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  • Published: 3 May 2022
  • ISBN: 9781761044007
  • Imprint: Vintage Australia
  • Format: Trade Paperback
  • Pages: 288
  • RRP: $40.00

How to Lose Friends and Influence White People




A guide through the balancing act of activist, advocate and ally, remembering that just because others are learning you don't need to be the teacher, from the dynamic and sharp co-founder of Media Diversity Australia, Antoinette Lattouf.

Poignant, inspiring, funny and most importantly authentic, How to Lose Friends and Influence White People explores how to make a difference when championing change and racial equality.
A powerful and personal guide on how to be effective, no matter who you’re trying to influence. Whether it's the racist relative sitting across the table at a family function, or the CEO blind to the institutional barriers to people of colour in the workplace, award-winning journalist and vivacious leader Antoinette Lattouf has some tips and advice on what to do.
Unlike Dale Carnegie’s How to Win Friends and Influence People, it won’t advise you not to 'criticise, condemn or complain' but instead explores the fallout when you do just that. With searing insights into the popularity contests you’ll forgo, and how to decide which races are worth running -- and crucially which simply aren’t worth time or energy.
With wit and warmth, drawing on her own experiences and some very public missteps others have taken, Antoinette Lattouf shows us that a world of allies and advocates will be a better place for all of us – you just need to learn how to make (and keep) them!

  • Published: 3 May 2022
  • ISBN: 9781761044007
  • Imprint: Vintage Australia
  • Format: Trade Paperback
  • Pages: 288
  • RRP: $40.00

About the author

Antoinette Lattouf

Antoinette Lattouf is a media personality, diversity advocate, author, mum of two girls and is terrible at reverse parking.
The multi-award-winning journalist is the co-founder of Media Diversity Australia, a not-for-profit organisation working towards increasing cultural and linguistic diversity in the media. In 2019, Antoinette was named among AFR’s 100 Women of Influence. In 2021 she was awarded a Women’s Agenda Leadership Award and the B&T Women in Media’s Champion of Change award.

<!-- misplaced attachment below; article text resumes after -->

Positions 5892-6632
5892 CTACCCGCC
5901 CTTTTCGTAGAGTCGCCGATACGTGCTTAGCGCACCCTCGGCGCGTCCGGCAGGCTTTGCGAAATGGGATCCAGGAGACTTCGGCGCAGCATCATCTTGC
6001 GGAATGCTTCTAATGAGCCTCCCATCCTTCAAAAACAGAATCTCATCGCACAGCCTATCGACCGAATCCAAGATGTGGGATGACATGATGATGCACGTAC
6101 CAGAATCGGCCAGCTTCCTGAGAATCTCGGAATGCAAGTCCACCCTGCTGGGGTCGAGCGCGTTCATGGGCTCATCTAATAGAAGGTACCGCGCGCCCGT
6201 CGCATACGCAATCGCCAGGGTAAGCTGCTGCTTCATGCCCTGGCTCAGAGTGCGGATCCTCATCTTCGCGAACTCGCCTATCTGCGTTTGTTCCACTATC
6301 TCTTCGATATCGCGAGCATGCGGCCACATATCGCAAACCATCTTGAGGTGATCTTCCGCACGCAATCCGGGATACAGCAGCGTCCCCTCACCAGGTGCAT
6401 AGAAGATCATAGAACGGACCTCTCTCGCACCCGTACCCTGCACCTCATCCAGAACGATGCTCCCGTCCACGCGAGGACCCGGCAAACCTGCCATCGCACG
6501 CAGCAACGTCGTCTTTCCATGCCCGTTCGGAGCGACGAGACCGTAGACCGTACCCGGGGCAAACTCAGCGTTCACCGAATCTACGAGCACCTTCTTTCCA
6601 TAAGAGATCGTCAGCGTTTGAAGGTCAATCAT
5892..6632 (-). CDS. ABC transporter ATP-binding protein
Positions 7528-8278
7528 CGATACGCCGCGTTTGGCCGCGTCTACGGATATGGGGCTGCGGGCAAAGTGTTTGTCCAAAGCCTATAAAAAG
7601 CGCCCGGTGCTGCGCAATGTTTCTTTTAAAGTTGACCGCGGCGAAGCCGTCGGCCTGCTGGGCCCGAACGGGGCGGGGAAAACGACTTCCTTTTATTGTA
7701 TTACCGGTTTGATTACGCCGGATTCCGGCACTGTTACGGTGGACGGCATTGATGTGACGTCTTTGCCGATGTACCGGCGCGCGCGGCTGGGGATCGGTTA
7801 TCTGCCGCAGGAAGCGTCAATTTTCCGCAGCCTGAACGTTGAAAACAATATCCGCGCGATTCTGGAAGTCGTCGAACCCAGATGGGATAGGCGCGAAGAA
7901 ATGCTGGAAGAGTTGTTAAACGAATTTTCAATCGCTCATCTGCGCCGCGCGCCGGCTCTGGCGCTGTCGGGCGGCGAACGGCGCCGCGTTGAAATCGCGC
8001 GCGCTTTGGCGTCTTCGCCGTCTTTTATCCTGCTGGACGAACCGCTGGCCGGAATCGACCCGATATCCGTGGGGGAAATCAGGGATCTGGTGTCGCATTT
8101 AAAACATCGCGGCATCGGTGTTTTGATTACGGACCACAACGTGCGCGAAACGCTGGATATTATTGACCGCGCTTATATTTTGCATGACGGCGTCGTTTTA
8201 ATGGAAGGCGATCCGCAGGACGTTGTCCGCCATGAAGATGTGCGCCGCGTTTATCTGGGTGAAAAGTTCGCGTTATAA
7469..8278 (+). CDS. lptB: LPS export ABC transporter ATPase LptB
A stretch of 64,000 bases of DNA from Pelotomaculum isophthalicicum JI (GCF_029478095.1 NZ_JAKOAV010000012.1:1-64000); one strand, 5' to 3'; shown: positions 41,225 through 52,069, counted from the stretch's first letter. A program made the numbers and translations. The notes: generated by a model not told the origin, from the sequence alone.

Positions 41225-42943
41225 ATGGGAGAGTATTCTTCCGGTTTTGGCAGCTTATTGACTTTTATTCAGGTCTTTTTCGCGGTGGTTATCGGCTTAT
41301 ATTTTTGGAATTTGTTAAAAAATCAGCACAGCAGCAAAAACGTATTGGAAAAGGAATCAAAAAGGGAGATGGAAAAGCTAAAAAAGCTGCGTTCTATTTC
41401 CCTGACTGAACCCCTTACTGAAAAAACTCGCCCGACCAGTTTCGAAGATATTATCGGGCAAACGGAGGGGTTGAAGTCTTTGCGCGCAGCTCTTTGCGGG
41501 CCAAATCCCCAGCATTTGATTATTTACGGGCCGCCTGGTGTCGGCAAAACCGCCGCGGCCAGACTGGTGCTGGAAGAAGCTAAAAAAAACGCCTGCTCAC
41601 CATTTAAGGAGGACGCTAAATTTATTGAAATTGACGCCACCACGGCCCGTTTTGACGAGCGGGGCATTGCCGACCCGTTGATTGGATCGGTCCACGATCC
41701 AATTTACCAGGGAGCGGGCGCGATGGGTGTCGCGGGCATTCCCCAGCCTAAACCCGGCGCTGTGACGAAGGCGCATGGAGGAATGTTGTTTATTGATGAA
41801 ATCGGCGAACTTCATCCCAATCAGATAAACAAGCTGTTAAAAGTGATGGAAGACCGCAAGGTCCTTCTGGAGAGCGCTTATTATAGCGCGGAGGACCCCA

Antoinette is co-host of ‘The Briefing’, Australia's fastest-growing daily news podcast
She’s worked in television, online and radio at Network 10, SBS, ABC and triple j. She’s been a guest panellist on ABC’s Q+A, SBS’s Insight and The Feed, Sky News, and Network 10’s The Project and Studio10. Antoinette regularly writes columns for the Sydney Morning Herald, the Guardian and Mamamia.
Antoinette is also an ambassador for parent mental health organisation Gidget Foundation, after experiencing debilitating postnatal depression and anxiety herself. She now quite likes both of her children.

Praise for How to Lose Friends and Influence White People

Timely and practical, this guide for navigating the treacherous waters of anti-racism work never loses its heart or humour.

Ruby Hamad

This is arms in the air, squeal in delight reading! Anyone who’s felt the scourge of discrimination is vindicated by the home truths delivered page after page. Antoinette fearlessly uses lived experience, real time Australian examples, expert opinion & irrefutable research to deliver tools for change.

Narelda Jacobs

It’s a searing, witty, meticulously crafted manual to anti-racism, feminism, advocacy, power, relationships and individual responsibility.

Rafqa Touma, The Guardian

How to Lose Friends and Influence White People is a must-read for every Australian. Antoinette Lattouf explores structural racism from every angle using robust data, clever analogies, and a generous dollop of humour. It’s well and truly time for some critical self-reflection about “pale, stale, male … and Gayle” and “White supremacy in heels”. This book works well on several levels, offering a step-by-step guide for advocates and easy-to-understand calls to action for potential allies. True to Lattouf’s character, the book doesn’t shy away from vexed issues like lateral violence. Ultimately, the author outlines solutions to these deep-seated problems, ending on a note of optimism and hope for the future. This is a tour de force!”